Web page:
What works today may not tomorrow – This motto is my most important realisation to date. With an ever changing bub where the goal posts of what they require and desire are constantly moving, it is hard to determine what will work this time or the next. This mystery seems to envelope all facets, from food intake, to soothing, to play time, and sleeping. I found keeping all options open is the best mindset, just keep trying all your different tricks of the trade, perhaps read up on some new ones, and sooner or later one will work. Keeping your mind open will help you keep your cool in this trial and error stage, and you will be soon rewarded with a contented, smiling baby in no time.


Hearing from friends and family, far and wide. It was extremely touching to receive all the well wishes, congratulations, and general outpouring of love from everyone. It’s lovely to see, and for Rory to be a part of the lives of so many great people.

Wayward sprays. I think I’ve previously mentioned Rory shooting Marilyn in the eye with a jet of wee. So very glad I was there to witness that. Well anyway, Marilyn has had just revenge, the other day a wayward stream of milk shot out from her bosom, coating Rory’s face, he was not as amused as I. At least he could lick the milk off though, unlike Marilyn.

Aeroplane Hand. This game has been one of the constants that Rory and I share. I used it originally to help him focus, and grow out of the cross-eyed chris stage as I called it. He loves following my hand flying through the air, with optional sound effects, and always gets a surprise when my hand whooshes towards him stroking his head as it passes. We can both enjoy this game for ages.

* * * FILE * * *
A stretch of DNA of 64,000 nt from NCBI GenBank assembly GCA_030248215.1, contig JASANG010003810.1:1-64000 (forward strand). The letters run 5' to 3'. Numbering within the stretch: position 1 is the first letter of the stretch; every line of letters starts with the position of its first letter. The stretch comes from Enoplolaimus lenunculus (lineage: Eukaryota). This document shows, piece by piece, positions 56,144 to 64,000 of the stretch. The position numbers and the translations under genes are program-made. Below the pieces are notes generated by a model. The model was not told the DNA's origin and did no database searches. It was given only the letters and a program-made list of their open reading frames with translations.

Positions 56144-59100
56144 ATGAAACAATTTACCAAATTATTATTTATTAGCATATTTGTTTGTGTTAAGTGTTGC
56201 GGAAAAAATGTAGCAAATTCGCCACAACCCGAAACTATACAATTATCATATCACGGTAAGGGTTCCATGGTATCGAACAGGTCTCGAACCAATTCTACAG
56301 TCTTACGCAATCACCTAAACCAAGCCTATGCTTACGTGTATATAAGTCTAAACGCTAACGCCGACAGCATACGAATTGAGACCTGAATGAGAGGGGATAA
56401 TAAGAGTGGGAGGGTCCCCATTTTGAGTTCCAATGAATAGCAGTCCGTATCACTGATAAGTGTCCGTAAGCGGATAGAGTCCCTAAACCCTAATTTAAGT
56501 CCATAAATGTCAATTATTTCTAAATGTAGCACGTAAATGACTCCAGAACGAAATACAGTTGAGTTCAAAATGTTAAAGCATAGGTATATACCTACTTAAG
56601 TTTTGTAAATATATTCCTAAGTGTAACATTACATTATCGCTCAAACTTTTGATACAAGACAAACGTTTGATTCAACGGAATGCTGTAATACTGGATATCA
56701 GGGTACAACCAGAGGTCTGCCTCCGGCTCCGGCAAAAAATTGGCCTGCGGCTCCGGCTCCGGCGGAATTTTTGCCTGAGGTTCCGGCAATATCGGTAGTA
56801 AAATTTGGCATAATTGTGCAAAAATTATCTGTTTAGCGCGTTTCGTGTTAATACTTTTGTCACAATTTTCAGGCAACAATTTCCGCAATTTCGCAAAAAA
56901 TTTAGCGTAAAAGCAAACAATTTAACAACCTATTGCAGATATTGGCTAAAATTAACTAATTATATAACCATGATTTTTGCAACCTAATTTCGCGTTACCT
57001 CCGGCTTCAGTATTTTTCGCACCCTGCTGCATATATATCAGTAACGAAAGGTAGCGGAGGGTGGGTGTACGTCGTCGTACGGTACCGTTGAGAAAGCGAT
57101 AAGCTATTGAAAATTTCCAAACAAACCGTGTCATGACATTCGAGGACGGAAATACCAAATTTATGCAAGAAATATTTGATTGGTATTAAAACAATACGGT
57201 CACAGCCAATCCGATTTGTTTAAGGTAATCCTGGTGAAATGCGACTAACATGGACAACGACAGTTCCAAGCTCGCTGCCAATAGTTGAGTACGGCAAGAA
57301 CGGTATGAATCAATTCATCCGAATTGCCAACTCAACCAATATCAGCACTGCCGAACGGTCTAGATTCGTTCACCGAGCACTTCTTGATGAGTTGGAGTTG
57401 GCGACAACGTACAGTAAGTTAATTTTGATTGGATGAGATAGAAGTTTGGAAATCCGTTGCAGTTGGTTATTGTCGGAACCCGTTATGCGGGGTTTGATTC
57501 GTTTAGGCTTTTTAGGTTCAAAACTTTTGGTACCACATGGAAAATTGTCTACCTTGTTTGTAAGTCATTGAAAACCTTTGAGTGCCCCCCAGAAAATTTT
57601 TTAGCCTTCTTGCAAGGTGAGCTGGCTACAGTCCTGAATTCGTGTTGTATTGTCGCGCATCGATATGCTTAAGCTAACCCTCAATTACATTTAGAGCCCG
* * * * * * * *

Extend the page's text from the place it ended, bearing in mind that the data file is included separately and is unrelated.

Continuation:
Realising the family bond with smiles, stroking, gripping, and playing. Over the weeks, Rory has been developing his motor skills and personality, and he is turning out to be a lovely, observant, good natured little boy. He is quick to be smiling, laughing, cooing, holding hands…or my chest hair (ouch), stroking mum whilst feeding, recognising and smiling at Netty (my mum) when we first open the door,  hugging monkey (which is a present, not a metaphor), and batting at the sun (also not a metaphor but a little toy on his mobile). He doesn’t cry too much, and when he does, we are quick to figure out why and lend a helping hand. Rory is also quite the chatterbox in the early mornings, telling us about last nights dreams at 5am the next day. I would say we could have a cheeky, mischievous little toddler on our hands soon enough.

r8Sitting up, and seeing the world. Even within the first few minutes of life outside the womb, Rory was interested in his surroundings, always observing with wonderment. He seemed to be quick to gain strength in his neck so that he could easily gaze at everything whilst being up in our arms. He also tends to get bored rather quickly on his back and wants to keep his view fresh and interesting. In the last few weeks he’s always trying to sit up, which he can do with a little help from us. He extends out his arms, grunts while staring at you, I’ll hold out my hands and hold onto his and he does a little sit-up to get into the sitting position, he’s then a happy little munchkin. Pretty funny to watch.

photo 5Anytime he is asleep. I love seeing him when so peaceful. I know that I’m bias, but I think he looks like the most beautifully serene little cherub when asleep. It makes my heart glow.

A cute little bottom lip quiver in late august. It was such a cute moment, and I was able to soothe him quick enough before Pandora’s box was opened. Rory nowadays makes many different, thank the heavens that’s over sighs, coos and breaths. It’s so funny how he see’s such magnitude in these moments, when all that took place was a change of clothes.